PHILADELPHIA -- Peter Nowak will not kid you. The team manager for the Philadelphia Union, the MLS expansion team that plays its inaugural game Thursday night in Seattle, looks at his young roster, studies the preseason work, and says things might be rough for a while.
"We know we're an expansion team and it's not going to be an easy season for us," Nowak said. "But in this league, the difference between the No. 1 team and the No. 16 team is not a big difference. The only difference is how hard you are willing to work."
Nowak has worked his players hard so far, which is his reputation. The Polish native, who starred in Germany's Bundesliga before coming to the United States to win an MLS title as both a player and a coach, is not exactly Mr. Rogers when it comes to management style. To him, a professional soccer career must rest on the intricate spider web woven by endless practice and dedication to the craft.
"YouTube highlights are not good enough for me," he said. "For me, you have to come to work every day like every other worker in the country. Then, the rest of the time, you have to think what you can do to make your game better."
The trick is translating that harsh, Cold War struggle to succeed to a generation of players who either have graduated through elite academies and developmental programs or found the swimming easy enough in the comparatively shallow waters of Major League Soccer.
Nowak's methods are a cold plunge for some of them, and many might not have known the real meaning of hard work before the Union began training.
"They do now," Nowak said. "I know that it is not easy to train and play for me. I know that very well. They know it's going to be hard, but sooner or later, these young men with great potential will realize that potential needs to be shown on the field. It's good for a coach to have a team with potential, but potential will get you fired at some point."
Nowak doesn't make any promises about this season. In fact, getting him to say anything of substance about the team isn't easy. He hasn't even said what formation the Union will employ when they take the field Thursday night. Could be a 4-4-2. Could be a 3-5-2. Could even be a 4-5-1. Nowak will let you know at 9:30 EDT Thursday night on ESPN2.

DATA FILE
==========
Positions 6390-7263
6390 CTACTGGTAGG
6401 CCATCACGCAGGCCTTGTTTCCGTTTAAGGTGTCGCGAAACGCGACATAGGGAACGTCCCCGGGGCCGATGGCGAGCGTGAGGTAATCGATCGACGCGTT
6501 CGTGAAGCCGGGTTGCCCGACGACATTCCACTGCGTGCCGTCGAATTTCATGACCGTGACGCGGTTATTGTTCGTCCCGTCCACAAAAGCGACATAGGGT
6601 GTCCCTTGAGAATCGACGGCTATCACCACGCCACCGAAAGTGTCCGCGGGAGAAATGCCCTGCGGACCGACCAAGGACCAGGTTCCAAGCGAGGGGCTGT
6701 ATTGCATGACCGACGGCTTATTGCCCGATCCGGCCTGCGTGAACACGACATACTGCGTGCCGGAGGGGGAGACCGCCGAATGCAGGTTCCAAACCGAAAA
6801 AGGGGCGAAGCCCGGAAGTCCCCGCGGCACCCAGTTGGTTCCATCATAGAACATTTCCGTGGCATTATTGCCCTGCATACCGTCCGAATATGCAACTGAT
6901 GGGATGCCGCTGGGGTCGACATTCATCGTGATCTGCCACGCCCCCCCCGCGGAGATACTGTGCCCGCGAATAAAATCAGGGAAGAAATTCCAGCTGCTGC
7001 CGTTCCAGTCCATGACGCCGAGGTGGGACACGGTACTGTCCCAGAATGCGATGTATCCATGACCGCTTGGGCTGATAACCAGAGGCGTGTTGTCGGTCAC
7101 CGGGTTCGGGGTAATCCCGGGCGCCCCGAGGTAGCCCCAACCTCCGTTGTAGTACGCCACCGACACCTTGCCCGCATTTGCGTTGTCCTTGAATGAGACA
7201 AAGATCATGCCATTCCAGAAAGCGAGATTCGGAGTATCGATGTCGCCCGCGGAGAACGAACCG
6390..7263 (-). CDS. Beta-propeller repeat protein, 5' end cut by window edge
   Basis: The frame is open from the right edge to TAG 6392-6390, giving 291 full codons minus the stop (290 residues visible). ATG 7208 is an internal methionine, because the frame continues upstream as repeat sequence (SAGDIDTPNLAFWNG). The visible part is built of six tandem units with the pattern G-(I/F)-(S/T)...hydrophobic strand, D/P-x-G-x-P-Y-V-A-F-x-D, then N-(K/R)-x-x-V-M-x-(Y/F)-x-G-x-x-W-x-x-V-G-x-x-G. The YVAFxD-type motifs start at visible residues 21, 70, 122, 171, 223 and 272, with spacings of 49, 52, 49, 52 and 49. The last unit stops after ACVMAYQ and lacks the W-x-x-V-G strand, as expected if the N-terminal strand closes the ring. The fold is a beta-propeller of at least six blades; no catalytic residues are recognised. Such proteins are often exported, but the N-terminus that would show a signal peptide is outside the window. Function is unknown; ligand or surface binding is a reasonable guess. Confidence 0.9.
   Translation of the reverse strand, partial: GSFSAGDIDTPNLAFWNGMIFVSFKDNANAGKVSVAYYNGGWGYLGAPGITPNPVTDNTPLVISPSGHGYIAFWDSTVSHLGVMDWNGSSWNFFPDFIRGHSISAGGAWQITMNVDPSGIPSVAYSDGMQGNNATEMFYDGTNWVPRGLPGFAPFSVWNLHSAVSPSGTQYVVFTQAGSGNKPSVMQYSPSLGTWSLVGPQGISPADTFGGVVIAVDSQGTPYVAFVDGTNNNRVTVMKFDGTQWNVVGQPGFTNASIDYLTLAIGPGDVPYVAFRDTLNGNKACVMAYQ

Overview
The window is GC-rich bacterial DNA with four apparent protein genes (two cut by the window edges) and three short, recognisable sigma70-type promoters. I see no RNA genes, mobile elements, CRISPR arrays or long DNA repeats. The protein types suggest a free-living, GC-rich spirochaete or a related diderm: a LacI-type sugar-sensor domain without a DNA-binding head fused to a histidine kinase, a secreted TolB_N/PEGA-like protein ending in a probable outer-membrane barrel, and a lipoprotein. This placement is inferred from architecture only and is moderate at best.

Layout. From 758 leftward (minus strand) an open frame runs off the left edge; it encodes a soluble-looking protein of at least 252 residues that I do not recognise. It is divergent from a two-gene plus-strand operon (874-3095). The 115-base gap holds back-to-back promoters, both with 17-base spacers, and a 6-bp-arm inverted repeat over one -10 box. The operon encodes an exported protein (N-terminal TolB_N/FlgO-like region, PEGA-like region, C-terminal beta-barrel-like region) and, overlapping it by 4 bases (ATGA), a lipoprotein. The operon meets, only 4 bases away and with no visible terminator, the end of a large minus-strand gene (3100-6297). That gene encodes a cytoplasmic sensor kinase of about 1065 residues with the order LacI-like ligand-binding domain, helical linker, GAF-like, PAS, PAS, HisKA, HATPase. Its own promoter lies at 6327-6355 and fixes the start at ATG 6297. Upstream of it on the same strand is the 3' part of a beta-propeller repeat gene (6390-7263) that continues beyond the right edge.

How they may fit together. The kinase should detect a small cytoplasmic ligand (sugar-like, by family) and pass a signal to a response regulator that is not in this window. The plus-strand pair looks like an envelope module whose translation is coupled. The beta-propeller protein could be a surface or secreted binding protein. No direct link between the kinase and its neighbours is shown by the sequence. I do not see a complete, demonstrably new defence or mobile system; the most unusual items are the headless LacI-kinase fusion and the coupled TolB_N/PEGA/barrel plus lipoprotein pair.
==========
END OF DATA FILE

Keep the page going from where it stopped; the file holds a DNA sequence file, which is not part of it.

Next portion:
"I don't want to say right now we will have this form or that style, because then you create a bubble, and when it bursts, everyone is disappointed," Nowak said. "It will not happen overnight, but this team will emerge and will have its own style."
Judging by the roster, the Union will be hard-pressed to score goals, and their initial identity might be as a defensive, counterattacking team rather than as an attacking side. In their two exhibition games in Florida during the third and final phase of Nowak's training camp, the Union lost, 2-0, to Dallas FC and by 1-0 to the lower-division Tampa Bay Rowdies.
So, at least for the moment, until further study, Pete Nowak is not promising goals. He is not promising wins. But he is promising effort and, failing that, MLS teams can make roster changes until July. If the city of Philadelphia is true to its self-made reputation as a friend of the blue-collar laborer -- the mucker who digs the puck from the corner, the baserunner who slides headfirst into the fielder's spikes -- then the team Nowak is trying to construct in that image should be embraced. Although winning would be nice, too.
"I will be very upset if the team doesn't compete," Nowak said. "The players have to want to be successful. They have to be hungry for success. I don't think it's always going to be pretty on the field, but I expect them to fight every single time."
Thursday night's opponent, the Seattle Sounders, offers a handy example for the Union. Seattle made the MLS playoffs as an expansion team last season despite playing in the deeper Western Conference. Nowak certainly would accept that outcome for his team, and maybe the Union can sneak in and take one of the eight postseason spots.
That's asking a lot, though, and for now Nowak is asking only for effort and commitment. Where he comes from, success follows those. Where he is now coaching, however, it doesn't always work that way.
"I'm a guy with both feet on the ground. I look at things very real," Nowak said. "What I want is to play with as much capacity as they have every single time, and we'll see if it's good enough for Major League Soccer."